Wil and Ben exchanged a look, which in Wil’s case could have meant anything. Ben’s was one of puzzlement. Aurialonus had never been the main objective, but Wil was determined. Probably his bizarre code of ethics again.
“How do you propose to find the lunatic? He could be anywhere.”
“He’s still here.”
“How do you know?”
Wil shrugged, moving his weapon to the other hand as he drew a cheroot from his shirt pocket and lit it. “Matter of pride. He’d never give up when he’s come so far. To him, the palace represents power. Even without hostages, he considers himself as King. He’ll stay.”
“What a putz.”
“Yeah, well no one said he was smart.”
They were picking their way across the ballroom; empty save for dead bodies. They had no light, but each man moved with confidence in the dark.
“Got to be a safe room somewhere, a bolt hole,” Wil wended his way toward the servants stairway at the back of the house. There was a veritable warren of these, he knew since the blue-prints of the castle were feeding through his cybereye.
At the kitchen on the ground floor, they found the people Wil and Emory had gassed earlier. A cook, maid and butler were sitting at the table, out cold. Two guards had collapsed by the door. They left the servants tied up and gagged, but killed the guards.
A narrow stone stairway spiraled downward. It led to the servant’s quarters and wine cellar. Chances were good if there were a bolt hole for the King, it would be down here. It was the most defensible place in the palace.
Switching to infrared, Wil surveyed the cellar walls with care. They were thick, solidly built, probably part of the original structure dating back several hundred years. Cursing silently, he accessed the map once more and headed for the wine cellar first. It was to their right, down a damp, sloping tunnel, smelling of niter and mildew.
A systematic check of the area didn’t disclose any hidden mechanisms. Even the racks of wine bottles were built into the walls, hewn from the stone face of the bedrock. Wil examined it all with his cybereye, looking for the hint of a seam. The wine cellar was a dead end. Frustrated, they retraced their steps.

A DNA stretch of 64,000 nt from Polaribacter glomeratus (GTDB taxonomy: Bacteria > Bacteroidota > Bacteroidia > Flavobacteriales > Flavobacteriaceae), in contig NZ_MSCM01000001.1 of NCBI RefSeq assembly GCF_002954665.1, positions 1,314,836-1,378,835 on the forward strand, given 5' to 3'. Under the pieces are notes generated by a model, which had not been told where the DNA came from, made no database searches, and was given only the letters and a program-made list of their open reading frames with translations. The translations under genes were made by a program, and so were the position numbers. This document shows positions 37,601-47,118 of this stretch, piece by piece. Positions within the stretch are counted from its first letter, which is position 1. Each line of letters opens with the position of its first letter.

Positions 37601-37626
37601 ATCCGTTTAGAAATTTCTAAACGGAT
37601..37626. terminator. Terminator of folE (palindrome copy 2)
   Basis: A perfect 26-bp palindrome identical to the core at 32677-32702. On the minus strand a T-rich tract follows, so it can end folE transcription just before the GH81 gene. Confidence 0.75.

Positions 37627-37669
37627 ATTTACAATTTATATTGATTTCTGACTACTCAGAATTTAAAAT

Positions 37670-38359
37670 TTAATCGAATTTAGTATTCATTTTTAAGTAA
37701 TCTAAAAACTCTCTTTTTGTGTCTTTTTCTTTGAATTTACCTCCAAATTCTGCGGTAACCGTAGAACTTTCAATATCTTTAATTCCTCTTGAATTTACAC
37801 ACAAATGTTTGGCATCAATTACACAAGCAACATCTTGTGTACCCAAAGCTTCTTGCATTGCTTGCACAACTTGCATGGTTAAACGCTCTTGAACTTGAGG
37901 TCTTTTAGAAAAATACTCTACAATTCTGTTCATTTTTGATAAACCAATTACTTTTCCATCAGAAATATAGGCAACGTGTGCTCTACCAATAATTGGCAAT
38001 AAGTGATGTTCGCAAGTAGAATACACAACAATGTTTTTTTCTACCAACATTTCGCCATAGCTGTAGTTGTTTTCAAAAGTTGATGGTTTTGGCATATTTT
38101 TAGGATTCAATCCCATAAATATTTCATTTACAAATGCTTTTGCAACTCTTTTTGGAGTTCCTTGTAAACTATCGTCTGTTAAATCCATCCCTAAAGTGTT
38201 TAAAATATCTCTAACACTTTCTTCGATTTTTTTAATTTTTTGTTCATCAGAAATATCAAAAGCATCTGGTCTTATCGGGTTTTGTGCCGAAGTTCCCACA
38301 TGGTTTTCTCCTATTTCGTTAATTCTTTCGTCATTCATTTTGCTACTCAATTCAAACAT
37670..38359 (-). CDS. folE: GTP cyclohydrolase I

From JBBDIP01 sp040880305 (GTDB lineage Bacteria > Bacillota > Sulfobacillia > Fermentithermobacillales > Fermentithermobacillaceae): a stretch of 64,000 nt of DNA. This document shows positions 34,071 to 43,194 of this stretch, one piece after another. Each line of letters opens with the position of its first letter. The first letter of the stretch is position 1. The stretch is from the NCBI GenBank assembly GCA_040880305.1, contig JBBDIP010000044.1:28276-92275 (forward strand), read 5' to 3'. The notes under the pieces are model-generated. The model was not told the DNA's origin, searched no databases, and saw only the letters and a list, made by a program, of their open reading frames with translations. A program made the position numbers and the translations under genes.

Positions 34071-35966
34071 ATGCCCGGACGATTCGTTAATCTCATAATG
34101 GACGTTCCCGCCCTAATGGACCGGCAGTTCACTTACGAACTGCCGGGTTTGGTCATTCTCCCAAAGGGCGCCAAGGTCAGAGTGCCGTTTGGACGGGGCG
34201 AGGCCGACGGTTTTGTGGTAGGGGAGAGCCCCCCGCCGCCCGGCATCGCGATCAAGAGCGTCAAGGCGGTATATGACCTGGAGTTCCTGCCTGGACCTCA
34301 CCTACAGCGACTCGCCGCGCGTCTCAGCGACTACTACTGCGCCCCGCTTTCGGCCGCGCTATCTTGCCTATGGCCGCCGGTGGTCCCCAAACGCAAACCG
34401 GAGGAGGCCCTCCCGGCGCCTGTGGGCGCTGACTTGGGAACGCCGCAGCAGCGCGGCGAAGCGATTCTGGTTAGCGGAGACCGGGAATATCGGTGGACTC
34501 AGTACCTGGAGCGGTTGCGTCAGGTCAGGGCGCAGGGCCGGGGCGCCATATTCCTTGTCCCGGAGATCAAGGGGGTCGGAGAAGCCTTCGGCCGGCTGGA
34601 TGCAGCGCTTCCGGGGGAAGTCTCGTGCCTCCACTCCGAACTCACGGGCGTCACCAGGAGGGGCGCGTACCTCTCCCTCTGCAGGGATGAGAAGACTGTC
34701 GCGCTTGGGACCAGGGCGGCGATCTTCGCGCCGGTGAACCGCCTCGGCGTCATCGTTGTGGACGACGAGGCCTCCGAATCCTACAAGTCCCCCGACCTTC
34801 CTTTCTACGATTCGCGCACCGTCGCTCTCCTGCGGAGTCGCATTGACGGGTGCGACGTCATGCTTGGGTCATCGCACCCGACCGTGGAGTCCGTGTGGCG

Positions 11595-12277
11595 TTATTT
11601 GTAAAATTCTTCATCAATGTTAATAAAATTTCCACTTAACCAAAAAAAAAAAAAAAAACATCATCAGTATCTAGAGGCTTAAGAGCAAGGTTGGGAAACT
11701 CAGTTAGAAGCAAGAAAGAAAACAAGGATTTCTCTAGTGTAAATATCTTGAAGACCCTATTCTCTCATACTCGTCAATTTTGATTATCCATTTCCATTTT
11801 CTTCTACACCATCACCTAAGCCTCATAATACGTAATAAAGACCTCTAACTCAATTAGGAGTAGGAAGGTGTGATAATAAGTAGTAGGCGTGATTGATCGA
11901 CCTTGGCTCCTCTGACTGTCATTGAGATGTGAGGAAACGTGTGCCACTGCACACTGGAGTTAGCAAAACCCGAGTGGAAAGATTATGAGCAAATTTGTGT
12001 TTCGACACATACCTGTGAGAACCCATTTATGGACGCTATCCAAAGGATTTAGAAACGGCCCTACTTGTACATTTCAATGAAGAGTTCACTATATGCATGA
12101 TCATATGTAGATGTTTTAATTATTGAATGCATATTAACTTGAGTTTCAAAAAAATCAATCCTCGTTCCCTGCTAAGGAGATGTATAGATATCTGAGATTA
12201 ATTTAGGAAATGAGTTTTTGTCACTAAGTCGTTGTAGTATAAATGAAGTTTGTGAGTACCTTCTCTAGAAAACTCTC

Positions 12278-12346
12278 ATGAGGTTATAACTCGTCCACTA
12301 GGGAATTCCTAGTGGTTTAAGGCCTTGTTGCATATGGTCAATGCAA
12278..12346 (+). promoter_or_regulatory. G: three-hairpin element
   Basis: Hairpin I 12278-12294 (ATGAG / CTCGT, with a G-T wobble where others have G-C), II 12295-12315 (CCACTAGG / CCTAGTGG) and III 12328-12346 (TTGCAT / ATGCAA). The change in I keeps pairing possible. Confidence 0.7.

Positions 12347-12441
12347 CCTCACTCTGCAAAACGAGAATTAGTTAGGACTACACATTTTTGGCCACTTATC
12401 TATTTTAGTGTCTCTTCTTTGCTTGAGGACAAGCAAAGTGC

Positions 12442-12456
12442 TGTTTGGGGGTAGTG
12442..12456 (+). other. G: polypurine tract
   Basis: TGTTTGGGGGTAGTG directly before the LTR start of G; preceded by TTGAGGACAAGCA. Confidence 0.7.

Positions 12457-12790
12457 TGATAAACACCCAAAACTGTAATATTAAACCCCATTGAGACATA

A long, dark hall continued in front of them, doors on either side, servants quarters. Wil switched again to infrared, stopping and scanning each room as they went down the hall. All of them there were empty.
Three doors from the end of the hall, Wil hesitated. He couldn’t see anything through the door, meaning it was shielded. This door was securely set in the wall and bolted inside. Wil figured a little plastique would do the trick to open it. He wasn’t an expert like Krall, but he could make something crudely effective. He set the charges and they took safe positions down the hall from the door, blowing it with a remote.
The explosives made a muffled thump, the door flying inward in pieces. Nothing happened. Moving quickly and silently, they cautiously picked their way into the room. Two men lay dead, killed by the impact of the door. Neither was Aurialonus.
On the wall behind the dead men, Wil saw the barest hint of a seam in the brick wall. It ran along the lines of the mortar, but little was hidden from his cybereye. He and Ben began a thorough search of the room looking for the control mechanism to open the door. Wil was ready to blow out another section of wall, but Ben had an idea.
“Could it be a voice code?”
“Hell if I know.”
“I’m guessing a password. Think about it, a command attuned to a particular voice could be risky. But a password, anyone can say and it will open right up. I mean, considering how lax the security has been so far, why not?”
©2015 Dellani Oakes